In response to a separate question about the way that the information on the website is used; 53 per cent of all respondents agreed that "it has allowed me to expand my professional knowledge"; 49 per cent of respondents in developing countries (and 47 per cent overall) agreed that "it has increased my awareness of the importance of science and technology in social and economic development"; 40 per cent from developing countries (and 35 per cent overall) agreed that "it has helped me to make up my mind on critical issues relating to the role of science and technology in development"; and 33 per cent agreed that "it has helped me to increase the awareness of others of the importance of science and technology in social and economic development".
Given that we have a particular interest in providing information that relates to policy issues and decision-making around science and technology in developing countries, we were keen to find out more about our users' involvement in such issues.
In response, 40 per cent said that they were actively involved in developing policy, engaging in policy-related discussions, or researching on policy-related issues, although it was not the main part of their job; 20 per cent said that the above activities were the main part of their job; and 20 per cent said they were not engaged in such issues professionally, but were engaged in policy activities outside their professional work.
To help guide our thoughts about how to increase our impact with 'policy-shapers', we asked those completing the section on dossiers a couple of questions relating to SciDev.Net's 'policy briefs'. 37 per cent said it was either "vital" or "important" that policy briefs were written by experts in their fields (compared to 6 per cent who said it was "not that important", or "not important at all"). Thirty-five per cent said that 'pdfs' of policy briefs would be either "useful" or "very useful".
A further question asked about ways in which those visiting the website use our news items and other material. Nearly half (44 per cent) of respondents said they had emailed a news item to a friend, and 39 per cent had discussed our news items with colleagues and friends. Forty-four per cent had printed out a news item for their own use. And 38 per cent had used the links at the bottom of each news item to visits the websites of relevant organisations, and / or to consult related items appearing on other websites.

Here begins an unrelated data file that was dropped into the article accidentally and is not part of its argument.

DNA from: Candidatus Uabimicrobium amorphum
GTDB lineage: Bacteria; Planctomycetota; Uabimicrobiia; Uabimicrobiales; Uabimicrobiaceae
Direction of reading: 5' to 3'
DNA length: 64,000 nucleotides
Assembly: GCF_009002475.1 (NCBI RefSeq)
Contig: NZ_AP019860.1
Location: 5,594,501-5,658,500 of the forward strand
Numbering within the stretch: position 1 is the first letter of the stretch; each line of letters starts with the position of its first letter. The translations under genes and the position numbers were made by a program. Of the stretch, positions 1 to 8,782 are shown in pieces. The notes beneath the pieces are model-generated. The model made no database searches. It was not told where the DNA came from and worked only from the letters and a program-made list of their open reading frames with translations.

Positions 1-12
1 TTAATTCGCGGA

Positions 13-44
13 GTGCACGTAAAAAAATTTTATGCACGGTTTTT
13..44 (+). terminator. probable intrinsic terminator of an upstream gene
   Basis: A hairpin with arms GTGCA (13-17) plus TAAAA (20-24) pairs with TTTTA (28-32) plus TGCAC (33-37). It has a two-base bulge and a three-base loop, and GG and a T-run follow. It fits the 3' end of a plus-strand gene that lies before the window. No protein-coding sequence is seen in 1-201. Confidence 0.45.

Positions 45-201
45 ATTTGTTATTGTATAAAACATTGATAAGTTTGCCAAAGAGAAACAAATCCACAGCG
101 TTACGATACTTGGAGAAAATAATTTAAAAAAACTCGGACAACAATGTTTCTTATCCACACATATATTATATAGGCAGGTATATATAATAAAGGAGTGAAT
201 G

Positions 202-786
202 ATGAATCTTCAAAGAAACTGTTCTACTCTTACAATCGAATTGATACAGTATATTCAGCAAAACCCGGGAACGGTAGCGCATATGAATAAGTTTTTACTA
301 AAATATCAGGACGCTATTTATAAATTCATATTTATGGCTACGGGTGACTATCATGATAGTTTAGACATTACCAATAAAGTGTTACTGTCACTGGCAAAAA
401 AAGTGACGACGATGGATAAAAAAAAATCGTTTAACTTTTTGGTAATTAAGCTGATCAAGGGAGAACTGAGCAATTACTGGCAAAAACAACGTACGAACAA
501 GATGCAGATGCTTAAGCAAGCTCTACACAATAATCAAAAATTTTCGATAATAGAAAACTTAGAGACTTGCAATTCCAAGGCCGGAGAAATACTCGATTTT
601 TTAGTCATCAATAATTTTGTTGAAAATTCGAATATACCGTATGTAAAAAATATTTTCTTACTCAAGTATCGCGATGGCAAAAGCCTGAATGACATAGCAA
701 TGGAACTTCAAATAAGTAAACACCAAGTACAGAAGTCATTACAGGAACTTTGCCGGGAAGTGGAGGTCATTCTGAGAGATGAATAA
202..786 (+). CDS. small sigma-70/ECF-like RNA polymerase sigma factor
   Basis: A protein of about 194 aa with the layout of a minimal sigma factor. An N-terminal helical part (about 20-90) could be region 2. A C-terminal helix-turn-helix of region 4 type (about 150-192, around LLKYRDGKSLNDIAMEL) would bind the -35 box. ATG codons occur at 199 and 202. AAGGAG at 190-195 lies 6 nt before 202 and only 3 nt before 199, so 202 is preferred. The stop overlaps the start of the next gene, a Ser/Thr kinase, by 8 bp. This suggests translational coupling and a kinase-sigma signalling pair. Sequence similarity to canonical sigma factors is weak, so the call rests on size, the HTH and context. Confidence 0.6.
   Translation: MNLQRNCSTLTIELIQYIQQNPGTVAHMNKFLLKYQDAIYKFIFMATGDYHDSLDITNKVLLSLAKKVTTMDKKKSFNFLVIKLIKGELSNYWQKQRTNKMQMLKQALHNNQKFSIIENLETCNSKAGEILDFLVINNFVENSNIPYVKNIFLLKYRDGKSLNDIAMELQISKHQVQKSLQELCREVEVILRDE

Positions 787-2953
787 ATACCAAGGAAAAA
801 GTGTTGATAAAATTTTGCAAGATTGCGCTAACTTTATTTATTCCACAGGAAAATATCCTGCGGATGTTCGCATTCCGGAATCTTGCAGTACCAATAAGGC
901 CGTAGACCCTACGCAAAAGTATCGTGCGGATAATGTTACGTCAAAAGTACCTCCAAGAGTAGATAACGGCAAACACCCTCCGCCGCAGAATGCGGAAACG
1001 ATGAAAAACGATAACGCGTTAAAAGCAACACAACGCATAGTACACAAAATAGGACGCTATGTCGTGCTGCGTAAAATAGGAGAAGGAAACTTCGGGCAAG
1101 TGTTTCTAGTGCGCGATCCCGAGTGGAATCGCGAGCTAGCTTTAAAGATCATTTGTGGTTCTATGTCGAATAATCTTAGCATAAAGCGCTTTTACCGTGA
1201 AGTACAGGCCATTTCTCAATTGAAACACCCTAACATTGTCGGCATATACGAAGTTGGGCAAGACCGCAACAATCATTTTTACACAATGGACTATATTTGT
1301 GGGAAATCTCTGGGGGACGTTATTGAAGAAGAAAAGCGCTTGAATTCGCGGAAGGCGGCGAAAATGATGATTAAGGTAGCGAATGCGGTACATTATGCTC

Similarly 29 per cent had printed a feature for their own use, 26 per cent had emailed a feature to a friend, and 21 per cent had used the links to relevant organisations, websites and / or related stories. Twenty-three per cent had printed out an editorial for their own use, 22 per cent had discussed editorials with colleagues and friends, and 18 per cent had emailed an editorial to a friend. And 20 per cent had used a news item in their own writing or on a website, while a similar proportion had used a news item for use by others (such as in a classroom setting).
A separate question asked about the use of material contained in our dossiers. About half of the respondent replied to this question (which was among the voluntary questions). Of these, 32 per cent said that they had shared information with colleagues, 13 per cent had used dossiers to assist with their research or to help back up an argument (14 per cent), and 8 per cent had used the information in a classroom setting.
Asked about the length of news articles on the website, 63 per cent thought that this was "about right"; only 6 per cent felt that they were too short, and 2 per cent that they were too long. Similarly, 68 per cent of respondents thought that the language in which news stories are written was "about right"; 2 per cent thought that they were too technical, and 2 per cent that they were too simple.
A separate question asked about opinion articles. Fifty-six per cent of respondents said that they read these at least once a month, and 45 per cent said that the number of opinion articles was "about right", compared to 5 per cent who said that there were not enough, and 3 per cent who said that there were too many.
As for the range of opinions expressed in such articles — another question that did not require a response — 37 per cent of all respondents said that the range of opinions expressed was about right, and 12 per cent said that the opinion articles were not sufficiently controversial (compared to 5 per cent who said that they were too biased and lacked sufficient reflection).
Concerning feature articles, 55 per cent of respondents said that they read these at least once a month. Twenty-four per cent of respondents said that they would like to see more features on the website, 31 per cent said that they would like to see "about the same" — and only one per cent who would like to see fewer).
More on dossiers
Several questions asked about dossiers. Overall, those consulted most frequently by respondents were as follows: biodiversity (29 per cent); ethics of research (24 per cent); indigenous knowledge (23 per cent); intellectual property (22 per cent), and climate change (20 per cent).
As for the contents of individual dossiers, those considered to be either "valuable" or "very valuable" were as follows: news (46 per cent); features (44 per cent); key documents (42 per cent), policy briefs (41 per cent); opinion articles (41 per cent); links (40 per cent); spotlights (33 per cent); events (33 per cent and training 27 per cent).
Asked which new elements should be added to dossiers 38 per cent identified regional or national case studies and 25 per cent identified country-specific fact sheets.
Finally, users of the site were asked a number of questions about their use of the notices section, The most regularly consulted sections within this section were events (35 per cent) and announcements (32 per cent), followed by grants (23 per cent) and jobs (16 per cent).
Asked whether they had ever responded to notices, 31 per cent said that they had found out more information on an event or meeting; 27 per cent had emailed a notice to a colleague; 8 per cent had attended a listed event, meeting or workshop; 6 per cent had applied for a listed grant; and 5 per cent had applied for a listed job.